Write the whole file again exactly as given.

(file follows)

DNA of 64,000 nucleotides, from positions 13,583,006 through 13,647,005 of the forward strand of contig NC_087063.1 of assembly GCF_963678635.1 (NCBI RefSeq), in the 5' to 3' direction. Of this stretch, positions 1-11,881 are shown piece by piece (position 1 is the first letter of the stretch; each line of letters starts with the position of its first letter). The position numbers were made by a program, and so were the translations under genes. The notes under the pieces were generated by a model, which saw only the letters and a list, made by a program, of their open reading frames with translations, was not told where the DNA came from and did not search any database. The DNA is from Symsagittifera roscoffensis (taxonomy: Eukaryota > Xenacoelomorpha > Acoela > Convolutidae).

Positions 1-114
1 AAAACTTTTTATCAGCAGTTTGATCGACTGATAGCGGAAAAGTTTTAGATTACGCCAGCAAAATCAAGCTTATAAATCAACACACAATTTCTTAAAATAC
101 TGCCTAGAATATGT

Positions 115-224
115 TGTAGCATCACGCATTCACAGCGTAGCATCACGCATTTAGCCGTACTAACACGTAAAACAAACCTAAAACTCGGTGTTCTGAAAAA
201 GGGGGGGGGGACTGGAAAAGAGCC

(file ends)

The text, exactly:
DNA of 64,000 nucleotides, from positions 13,583,006 through 13,647,005 of the forward strand of contig NC_087063.1 of assembly GCF_963678635.1 (NCBI RefSeq), in the 5' to 3' direction. Of this stretch, positions 1-11,881 are shown piece by piece (position 1 is the first letter of the stretch; each line of letters starts with the position of its first letter). The position numbers were made by a program, and so were the translations under genes. The notes under the pieces were generated by a model, which saw only the letters and a list, made by a program, of their open reading frames with translations, was not told where the DNA came from and did not search any database. The DNA is from Symsagittifera roscoffensis (taxonomy: Eukaryota > Xenacoelomorpha > Acoela > Convolutidae).

Positions 1-114
1 AAAACTTTTTATCAGCAGTTTGATCGACTGATAGCGGAAAAGTTTTAGATTACGCCAGCAAAATCAAGCTTATAAATCAACACACAATTTCTTAAAATAC
101 TGCCTAGAATATGT

Positions 115-224
115 TGTAGCATCACGCATTCACAGCGTAGCATCACGCATTTAGCCGTACTAACACGTAAAACAAACCTAAAACTCGGTGTTCTGAAAAA
201 GGGGGGGGGGACTGGAAAAGAGCC